Rosanne van Sandwijk Makes a Huge Impression at Chipping Campden

United KingdomUnited Kingdom Schubert & Schumann: Rosanne van Sandwijk (mezzo soprano), Julius Drake (piano), Chipping Campden International Music Festival, St James’ Church, Chipping Campden, 13.5.2016. (RJ)

Schubert: Viola ‘Blumenballade’ D786; Seven Songs: Der Zwerg; Der Jüngling an der Quelle; An die Musik; An Silvia; Gretchen am Spinnrade; Ave Maria; Im Walde

Schumann: Liederkreis, Op 39; Hans Christian Andersen Lieder, Op 40: Märzveilchen; Muttertraum; Der Soldat; Der Spielmann

The Chipping Campden Festival is springing a number of surprises this year, and tonight’s recital, which threatened to be a disappointment because of the withdrawal of Angelike Kirchschlager, turned out instead to be a stunning occasion. Kirchschlager’s replacement was mezzo soprano Rosanne van Sandwijk who is establishing a reputation for herself in her native Holland in opera, oratorio and lieder. Her talent has attracted the attention of no less a musician than Julius Drake who had no hesitation in recommending her to the Festival organisers.

Another delightful surprise was her programme which included two rarely performed gems – Blumenballade by Schubert – a setting of Franz von Schober’s extended poem Viola – and Schumann’s setting of four poems by Hans Christian Andersen, best known for his fairy tales, in a translation by Chamisso.

Viola is about trampled innocence and wasted potential and concerns a violet that has ventured out too early in the spring and meets an early death. The snowdrop (Schneeglöcklein) plays a key role throughout the poem from first to last ringing its bell to rouse the other flowers from their winter sleep and to summon them to the violet’s side – then tolling a funeral lament in the final verse.

Rosanne van Sandwijk engaged one’s attention from the start with a gentle portrayal of the delicate snowdrop, becoming more animated as the poem heralds the imminent arrival of spring. There is a subtle change of mood as the violet appears on the scene: she has heard the snowdrop’s bells and hurriedly prepares for her wedding – only to find that she is too early and has to face the cold winds alone with neither suitor nor bridesmaids. She hides away in shame and weeps – a most heartrending moment performed with sadness and dignity. This was lieder singing at its very finest which encompassed subtle variations in tone without ever straying from the overall clash of hope and despair the work engendered.

A violet featured again in the Andersen poem Märzveilchen which reflects the spring dreams of a young man, but ends on a note of caution gently, imploringly conveyed by the singer. A sense of foreboding enters the other poems too: a mother dreams of a hopeful future while the hungry raven eyes her infant; a soldier in the firing squad fires the bullet which kills his friend; and a fiddler provides the music at the wedding at which his former sweetheart is betrothed to another. Different characters, different circumstances but Rosanne van Sandwijk somehow brought them together as a compassionate entity with plenty of tension along the way, especially in Der Soldat with a splendid martial accompaniment from Julius Drake.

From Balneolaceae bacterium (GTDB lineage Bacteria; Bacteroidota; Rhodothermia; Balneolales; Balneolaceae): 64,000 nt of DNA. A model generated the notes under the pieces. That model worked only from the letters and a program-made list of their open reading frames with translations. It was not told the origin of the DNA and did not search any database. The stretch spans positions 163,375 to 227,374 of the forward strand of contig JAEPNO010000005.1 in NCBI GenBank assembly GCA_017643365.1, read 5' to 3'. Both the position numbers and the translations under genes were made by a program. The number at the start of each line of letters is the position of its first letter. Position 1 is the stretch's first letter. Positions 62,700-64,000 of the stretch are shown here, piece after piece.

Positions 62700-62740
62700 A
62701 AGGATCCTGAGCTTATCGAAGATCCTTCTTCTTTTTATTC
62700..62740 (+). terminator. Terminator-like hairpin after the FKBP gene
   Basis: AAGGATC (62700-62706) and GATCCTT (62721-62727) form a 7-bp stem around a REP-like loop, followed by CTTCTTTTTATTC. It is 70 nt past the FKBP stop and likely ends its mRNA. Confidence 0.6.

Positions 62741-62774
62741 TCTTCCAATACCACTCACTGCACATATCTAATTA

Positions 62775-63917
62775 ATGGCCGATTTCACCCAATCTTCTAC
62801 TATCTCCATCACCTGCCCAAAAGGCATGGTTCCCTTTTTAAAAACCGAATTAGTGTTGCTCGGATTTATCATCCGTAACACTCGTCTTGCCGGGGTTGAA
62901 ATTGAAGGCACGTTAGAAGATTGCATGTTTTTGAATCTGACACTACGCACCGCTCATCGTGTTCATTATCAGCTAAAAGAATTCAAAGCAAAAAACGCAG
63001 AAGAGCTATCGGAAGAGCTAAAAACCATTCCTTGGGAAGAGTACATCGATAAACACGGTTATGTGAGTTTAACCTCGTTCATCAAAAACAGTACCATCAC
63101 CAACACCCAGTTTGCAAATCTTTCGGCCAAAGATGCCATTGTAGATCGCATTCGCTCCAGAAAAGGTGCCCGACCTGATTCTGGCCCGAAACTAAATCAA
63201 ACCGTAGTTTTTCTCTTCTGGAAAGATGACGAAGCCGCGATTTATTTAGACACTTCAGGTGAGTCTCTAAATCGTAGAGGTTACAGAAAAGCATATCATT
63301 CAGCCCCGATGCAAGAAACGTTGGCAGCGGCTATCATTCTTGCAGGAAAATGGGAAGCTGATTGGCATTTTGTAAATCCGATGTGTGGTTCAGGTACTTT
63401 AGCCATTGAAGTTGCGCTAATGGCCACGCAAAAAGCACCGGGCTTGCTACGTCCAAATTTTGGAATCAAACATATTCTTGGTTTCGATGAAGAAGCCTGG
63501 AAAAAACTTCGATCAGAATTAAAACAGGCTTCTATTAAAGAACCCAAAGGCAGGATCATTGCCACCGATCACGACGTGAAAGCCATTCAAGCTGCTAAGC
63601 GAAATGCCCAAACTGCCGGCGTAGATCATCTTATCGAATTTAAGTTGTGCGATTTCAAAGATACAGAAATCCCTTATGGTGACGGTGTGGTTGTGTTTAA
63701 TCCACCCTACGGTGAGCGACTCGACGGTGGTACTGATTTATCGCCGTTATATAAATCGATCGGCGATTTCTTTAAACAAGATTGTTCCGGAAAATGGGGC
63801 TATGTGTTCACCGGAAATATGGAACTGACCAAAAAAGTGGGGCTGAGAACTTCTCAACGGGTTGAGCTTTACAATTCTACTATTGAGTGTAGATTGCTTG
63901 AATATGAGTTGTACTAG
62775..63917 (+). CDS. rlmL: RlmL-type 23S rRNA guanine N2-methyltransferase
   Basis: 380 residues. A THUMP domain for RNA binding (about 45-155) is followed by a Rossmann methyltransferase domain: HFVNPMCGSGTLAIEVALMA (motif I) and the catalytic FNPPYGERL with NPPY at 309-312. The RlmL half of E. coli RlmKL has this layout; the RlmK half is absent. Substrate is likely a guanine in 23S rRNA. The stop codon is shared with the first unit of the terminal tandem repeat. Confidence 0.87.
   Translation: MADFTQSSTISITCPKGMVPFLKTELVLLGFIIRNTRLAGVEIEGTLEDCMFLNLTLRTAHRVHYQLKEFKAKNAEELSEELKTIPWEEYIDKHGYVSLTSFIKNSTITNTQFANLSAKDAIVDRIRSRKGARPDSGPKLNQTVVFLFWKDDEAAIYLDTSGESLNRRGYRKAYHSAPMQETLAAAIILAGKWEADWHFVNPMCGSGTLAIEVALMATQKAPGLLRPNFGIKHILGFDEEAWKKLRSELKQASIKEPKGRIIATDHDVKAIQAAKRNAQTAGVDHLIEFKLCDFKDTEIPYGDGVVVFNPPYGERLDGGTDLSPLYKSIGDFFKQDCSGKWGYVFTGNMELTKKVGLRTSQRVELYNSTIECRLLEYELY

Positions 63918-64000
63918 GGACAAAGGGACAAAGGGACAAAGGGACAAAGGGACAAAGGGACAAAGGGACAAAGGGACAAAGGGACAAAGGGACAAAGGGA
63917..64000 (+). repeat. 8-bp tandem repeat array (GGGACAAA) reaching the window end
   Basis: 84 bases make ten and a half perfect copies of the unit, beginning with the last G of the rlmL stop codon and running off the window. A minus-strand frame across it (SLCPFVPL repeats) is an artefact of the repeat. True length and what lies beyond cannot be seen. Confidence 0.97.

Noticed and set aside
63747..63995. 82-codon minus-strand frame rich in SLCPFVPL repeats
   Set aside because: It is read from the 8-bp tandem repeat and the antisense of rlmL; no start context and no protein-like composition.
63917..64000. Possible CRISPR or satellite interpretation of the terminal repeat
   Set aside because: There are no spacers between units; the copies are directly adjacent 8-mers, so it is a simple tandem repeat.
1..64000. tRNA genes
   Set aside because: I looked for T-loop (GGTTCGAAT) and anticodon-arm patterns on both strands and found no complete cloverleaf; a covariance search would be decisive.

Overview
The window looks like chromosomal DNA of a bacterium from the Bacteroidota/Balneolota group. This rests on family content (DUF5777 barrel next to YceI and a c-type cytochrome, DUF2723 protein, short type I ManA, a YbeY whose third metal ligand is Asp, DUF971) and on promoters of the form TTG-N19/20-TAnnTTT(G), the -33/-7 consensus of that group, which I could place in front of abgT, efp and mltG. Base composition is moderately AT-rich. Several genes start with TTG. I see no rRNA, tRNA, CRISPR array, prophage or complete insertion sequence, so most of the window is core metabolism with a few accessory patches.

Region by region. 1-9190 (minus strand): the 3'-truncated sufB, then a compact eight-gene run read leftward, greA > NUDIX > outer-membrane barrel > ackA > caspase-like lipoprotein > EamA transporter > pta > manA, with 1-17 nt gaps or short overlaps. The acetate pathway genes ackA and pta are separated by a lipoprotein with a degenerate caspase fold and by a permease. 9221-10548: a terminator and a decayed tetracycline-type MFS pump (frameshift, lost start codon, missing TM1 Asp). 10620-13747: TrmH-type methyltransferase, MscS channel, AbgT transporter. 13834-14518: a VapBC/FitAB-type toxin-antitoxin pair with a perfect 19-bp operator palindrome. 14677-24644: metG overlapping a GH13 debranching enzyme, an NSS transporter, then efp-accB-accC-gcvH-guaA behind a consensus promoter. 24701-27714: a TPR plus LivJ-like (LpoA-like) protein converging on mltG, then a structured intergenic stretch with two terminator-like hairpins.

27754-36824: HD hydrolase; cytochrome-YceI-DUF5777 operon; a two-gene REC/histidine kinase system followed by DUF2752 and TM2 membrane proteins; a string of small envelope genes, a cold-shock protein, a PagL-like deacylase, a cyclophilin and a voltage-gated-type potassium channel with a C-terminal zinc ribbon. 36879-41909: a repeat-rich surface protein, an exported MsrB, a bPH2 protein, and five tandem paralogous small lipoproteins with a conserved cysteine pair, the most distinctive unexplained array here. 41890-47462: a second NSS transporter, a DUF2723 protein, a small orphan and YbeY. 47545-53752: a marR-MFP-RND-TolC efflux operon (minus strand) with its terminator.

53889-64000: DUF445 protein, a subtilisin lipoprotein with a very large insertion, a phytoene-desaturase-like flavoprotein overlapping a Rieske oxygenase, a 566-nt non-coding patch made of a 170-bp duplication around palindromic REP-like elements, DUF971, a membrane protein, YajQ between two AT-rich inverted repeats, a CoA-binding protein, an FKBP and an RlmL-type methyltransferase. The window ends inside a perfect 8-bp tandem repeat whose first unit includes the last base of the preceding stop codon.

Liederkreis is regarded by many as the greatest song cycle ever, and we were treated to a well thought out performance by Rosanne van Sandwijk and Julius Drake which expressed the variety of moods of Eichendorff’s poems. There was a palpable sense of loss in In der Fremde which was superseded with a gentle sparkle in Intermezzo. The calm was shattered in the dramatic Waldgespräch, however, in which the Lorelei claims another human victim, but was restored in the lovely Die Stille and the shimmering Mondnacht. The song cycle has its darker side but all was forgotten in the ecstatic Frühlingsnacht where a sense of joy builds up and eventually overflows.

Rosanne van Sandwijk was offered plenty of opportunity to spread her wings further in the selection of more familiar Schubert songs which concluded the evening. Chameleon-like she was able to change from dramatic narrative (Der Zwerg) to admiration (An die Musik, An Silvia), from devotion (Ave Maria) to awe (Im Walde). Her dramatic performance of Gretchen am Spinnrade suggested that she is very much at home on the opera stage, so I hope she will be invited over by one of our opera companies in the near future.

As for Julius Drake, he must be every singers’ dream accompanist, never flashy, always supportive, and with a flawless technique. Judging from tonight’s surprise, he’s a pretty good talent-spotter too.

Roger Jones

The Chipping Campden Music Festival continues until May 21. (


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